Amazon Dash is the newest innovation of Amazon, it is a wand with which customers can scan the barcode of anything that runs out in their household or simply just say the missing item “into” the device. These orders are automatically recorded in the user’s AmazonFresh account and once the customer clicks approve it is delivered within 24 hours. In very simple words the Dash ’s promise is that you will never run out of morning coffee or toilet paper ever again. When providing this service Amazon builds on it’s reliable brand, extremely streamline processes and more than 20 years experience in online shopping. On the long run Amazon’s goal with the Dash is to completely eliminate brick and mortar stores and moving shopping entirely online.
Despite being quite different at first look the Amazon Dash and HelloFresh target almost the same customer segment, and both the channels in which they reach their users (delivery and online platforms), their key activities (finding and managing suppliers, storing perishable goods, delivering) key resources (drivers, carriers, packaging, IT systems) and basic cost structure are comparable. Even in their value proposition they both aim to create a convenient experience and save time for their customers, their main difference lies in what exact problem they want to solve for their customer: making it possible to cook home healthy food without the hassles around cooking or never running out of the basic groceries and never forgetting anything during shopping again.
Both have a strong market presence but while HelloFresh has many similar competitors, the Dash has no direct competitor currently. Amazon Dash and HelloFresh work with a business to customer model currently and have the potential to expand to the business to business sector. Although the discussed business models are both innovative, have the potential to decrease or almost eliminate the importance of brick and mortar stores and change the relation we have to shopping, the Amazon Dash has potential to do even more than that and disrupt whole sectors in the future.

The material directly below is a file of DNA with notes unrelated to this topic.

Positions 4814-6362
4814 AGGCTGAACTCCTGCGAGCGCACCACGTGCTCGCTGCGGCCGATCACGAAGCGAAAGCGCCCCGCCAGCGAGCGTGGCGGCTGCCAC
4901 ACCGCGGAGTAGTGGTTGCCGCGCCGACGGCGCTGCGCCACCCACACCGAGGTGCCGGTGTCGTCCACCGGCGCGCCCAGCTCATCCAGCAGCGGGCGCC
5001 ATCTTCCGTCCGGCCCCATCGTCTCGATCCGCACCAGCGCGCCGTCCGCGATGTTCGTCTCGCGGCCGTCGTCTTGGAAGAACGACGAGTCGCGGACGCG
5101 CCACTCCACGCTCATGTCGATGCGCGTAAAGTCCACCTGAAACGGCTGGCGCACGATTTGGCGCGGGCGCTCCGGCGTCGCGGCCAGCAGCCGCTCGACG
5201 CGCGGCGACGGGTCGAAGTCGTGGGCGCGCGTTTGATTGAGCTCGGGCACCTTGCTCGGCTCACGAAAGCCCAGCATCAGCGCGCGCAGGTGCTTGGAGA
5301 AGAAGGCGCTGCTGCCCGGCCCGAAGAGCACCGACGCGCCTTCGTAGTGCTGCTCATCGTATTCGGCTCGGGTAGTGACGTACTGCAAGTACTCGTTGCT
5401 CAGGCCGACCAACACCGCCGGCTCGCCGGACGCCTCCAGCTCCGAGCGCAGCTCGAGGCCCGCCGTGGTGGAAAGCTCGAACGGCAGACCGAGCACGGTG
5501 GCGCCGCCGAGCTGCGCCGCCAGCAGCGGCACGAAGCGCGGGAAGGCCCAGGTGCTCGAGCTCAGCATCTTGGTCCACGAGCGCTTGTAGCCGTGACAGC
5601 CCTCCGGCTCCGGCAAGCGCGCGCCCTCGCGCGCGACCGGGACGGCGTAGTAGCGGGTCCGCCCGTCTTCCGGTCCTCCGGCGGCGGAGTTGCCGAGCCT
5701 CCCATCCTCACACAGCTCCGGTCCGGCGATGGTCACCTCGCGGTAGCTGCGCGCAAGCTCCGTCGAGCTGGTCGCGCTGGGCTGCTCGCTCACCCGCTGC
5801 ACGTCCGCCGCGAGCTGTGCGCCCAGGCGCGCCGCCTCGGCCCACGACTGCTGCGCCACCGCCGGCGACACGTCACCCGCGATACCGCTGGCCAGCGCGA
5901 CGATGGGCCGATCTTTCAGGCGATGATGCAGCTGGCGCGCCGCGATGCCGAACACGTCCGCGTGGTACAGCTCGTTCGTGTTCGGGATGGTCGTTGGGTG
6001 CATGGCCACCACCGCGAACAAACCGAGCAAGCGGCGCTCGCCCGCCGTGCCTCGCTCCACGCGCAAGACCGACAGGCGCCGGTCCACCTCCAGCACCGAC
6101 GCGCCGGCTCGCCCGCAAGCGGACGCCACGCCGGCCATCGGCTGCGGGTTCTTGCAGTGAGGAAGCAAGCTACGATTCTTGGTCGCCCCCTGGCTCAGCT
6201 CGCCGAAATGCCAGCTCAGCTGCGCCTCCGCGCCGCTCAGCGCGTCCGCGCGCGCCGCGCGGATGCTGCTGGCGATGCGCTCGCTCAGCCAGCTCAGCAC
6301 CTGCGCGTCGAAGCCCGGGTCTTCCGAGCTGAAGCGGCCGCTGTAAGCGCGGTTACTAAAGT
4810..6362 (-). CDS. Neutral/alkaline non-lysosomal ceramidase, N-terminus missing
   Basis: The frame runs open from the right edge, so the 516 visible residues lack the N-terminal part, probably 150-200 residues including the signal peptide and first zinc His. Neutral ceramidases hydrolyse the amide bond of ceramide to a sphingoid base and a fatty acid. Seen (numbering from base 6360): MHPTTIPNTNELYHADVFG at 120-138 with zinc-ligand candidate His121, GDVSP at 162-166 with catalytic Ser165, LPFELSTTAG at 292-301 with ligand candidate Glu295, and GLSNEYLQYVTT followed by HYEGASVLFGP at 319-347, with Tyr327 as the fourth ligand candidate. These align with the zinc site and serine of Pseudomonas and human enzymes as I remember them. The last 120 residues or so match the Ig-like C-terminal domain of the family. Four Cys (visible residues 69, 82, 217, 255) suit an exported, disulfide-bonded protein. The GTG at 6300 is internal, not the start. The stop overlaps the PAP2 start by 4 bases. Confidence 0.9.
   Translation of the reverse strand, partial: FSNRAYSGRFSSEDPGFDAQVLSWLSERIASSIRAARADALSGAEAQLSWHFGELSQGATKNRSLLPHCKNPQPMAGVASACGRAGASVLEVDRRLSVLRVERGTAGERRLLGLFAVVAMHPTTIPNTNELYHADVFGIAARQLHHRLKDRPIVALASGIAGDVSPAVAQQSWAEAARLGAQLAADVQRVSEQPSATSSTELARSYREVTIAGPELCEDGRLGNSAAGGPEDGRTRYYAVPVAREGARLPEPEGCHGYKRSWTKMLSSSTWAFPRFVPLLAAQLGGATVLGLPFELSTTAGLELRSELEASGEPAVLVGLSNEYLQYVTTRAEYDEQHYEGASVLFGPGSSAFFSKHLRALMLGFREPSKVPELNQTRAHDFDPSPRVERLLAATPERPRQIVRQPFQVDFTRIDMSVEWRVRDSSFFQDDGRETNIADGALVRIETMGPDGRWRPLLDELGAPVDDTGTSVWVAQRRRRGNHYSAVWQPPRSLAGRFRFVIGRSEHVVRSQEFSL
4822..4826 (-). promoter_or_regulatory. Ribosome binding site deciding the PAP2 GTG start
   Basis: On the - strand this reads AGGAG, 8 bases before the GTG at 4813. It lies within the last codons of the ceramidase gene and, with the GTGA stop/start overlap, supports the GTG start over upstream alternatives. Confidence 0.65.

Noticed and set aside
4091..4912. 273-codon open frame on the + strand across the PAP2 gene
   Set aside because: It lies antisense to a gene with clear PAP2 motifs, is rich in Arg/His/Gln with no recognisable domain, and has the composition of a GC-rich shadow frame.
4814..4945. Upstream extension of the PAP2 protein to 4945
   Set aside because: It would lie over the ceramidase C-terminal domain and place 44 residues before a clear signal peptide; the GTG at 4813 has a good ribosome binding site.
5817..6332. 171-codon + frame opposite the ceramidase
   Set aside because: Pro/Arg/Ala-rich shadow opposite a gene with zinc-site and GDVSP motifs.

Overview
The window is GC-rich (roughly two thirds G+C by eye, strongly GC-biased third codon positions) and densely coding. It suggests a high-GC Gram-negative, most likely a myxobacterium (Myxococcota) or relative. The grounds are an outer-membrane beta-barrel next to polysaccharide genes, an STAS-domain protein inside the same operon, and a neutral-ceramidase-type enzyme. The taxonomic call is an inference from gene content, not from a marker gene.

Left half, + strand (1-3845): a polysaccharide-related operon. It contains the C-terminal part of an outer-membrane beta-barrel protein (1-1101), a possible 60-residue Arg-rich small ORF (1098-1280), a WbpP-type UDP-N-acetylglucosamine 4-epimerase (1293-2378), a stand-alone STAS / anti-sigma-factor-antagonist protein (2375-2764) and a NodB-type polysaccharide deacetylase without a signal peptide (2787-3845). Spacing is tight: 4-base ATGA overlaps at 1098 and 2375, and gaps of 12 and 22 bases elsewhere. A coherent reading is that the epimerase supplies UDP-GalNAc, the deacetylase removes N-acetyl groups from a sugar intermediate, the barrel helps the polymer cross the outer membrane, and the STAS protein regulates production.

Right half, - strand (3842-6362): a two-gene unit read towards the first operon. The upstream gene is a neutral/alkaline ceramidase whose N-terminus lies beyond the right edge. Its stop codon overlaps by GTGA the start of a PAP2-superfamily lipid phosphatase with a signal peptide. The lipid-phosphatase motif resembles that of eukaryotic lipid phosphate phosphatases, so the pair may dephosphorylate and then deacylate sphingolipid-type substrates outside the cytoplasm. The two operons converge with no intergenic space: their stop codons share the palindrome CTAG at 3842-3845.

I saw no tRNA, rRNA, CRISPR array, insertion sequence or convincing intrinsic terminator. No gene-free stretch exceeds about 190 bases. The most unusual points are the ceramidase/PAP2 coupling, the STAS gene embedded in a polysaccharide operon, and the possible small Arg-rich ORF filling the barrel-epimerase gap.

Authors: Group 15
Ekaterina Marinova – 436554
Anargyros Michaletos – 436750
László Nedeczky – 416837
Lina Nota – 440733
Gabriella Pimpão – 437021
Never before have humans been able to interact in such a manner with businesses as is offered online. The sheer magnitude of sales performed on the Internet is demonstrative of the way in which B2C e-commerce has become a cornerstone of modern day commerce. With 1.2 trillion dollars of B2C e-commerce sales in 2013 one can observe the rapid growth and scale of B2C e-commerce, thus, we decided to focus on two of the largest companies for our analysis, namely; Amazon and Facebook.
The Dash Button is the latest attempt of Amazon to facilitate the ordering process and make online spending an everyday occurrence. They allow for the replenishment of convenience products under the form of “one-touch” shopping. Some have aptly described the experience of using Dash Buttons as the “end of dashing to the supermarket” (Smith, 2015). The Dash Button was initially unveiled for 18 brands and cost $4.99 per unit, which is refunded once a purchase has been made via the button. The underlying mechanism behind the Dash Buttons relies on Wi-Fi pairing of customers’ Amazon accounts and the Buttons.
Unlike traditional personal assistant, such as Siri, which are fully technology based, Facebook M is partly Artificial Intelligence (AI) and partly human (Hempel, 2015). The concept is that by assisting the AI with a team of so called “M trainers”, which help it with dealing with unknown cases, “M” would be able to perform tasks based on its previous experiences in the long term (Hempel, 2015). Building on case-based reasoning and AI, the application has the potential to perform a wide array of tasks for Facebook users and is truly disruptive to the way consumers could purchase online. The way “M” is integrated into the Messenger interface is through a small Button which would allow users to text Messenger with their requests. Once complete, the user receives notification of fulfillment (Metz, 2015). The simplification of the purchase process is so tremendous that it has the potential to entirely disrupt how B2C e-commerce is conducted.
Amazon Dash and Facebook M both offer a reduction in time the consumer must take when making an order through a device. Yet, they differ in their approach as to how they provide a time-saving feature to customers. Both technologies are incredibly convenient with orders and reservations available from the touch of a button. Although Facebook M runs the risk of not being adopted seen as it might require users to disclose more amounts of personal information than already. Despite their potential to face resistance, one this is certain: they both have the potential to disrupt the e-commerce industry.
Hempel, 2015. Facebook launches M, its bold answer to Siri and Cortana. [Online] Available at: http://www.wired.com/2015/08/facebook-launches-m-new-kindvirtual-assistant/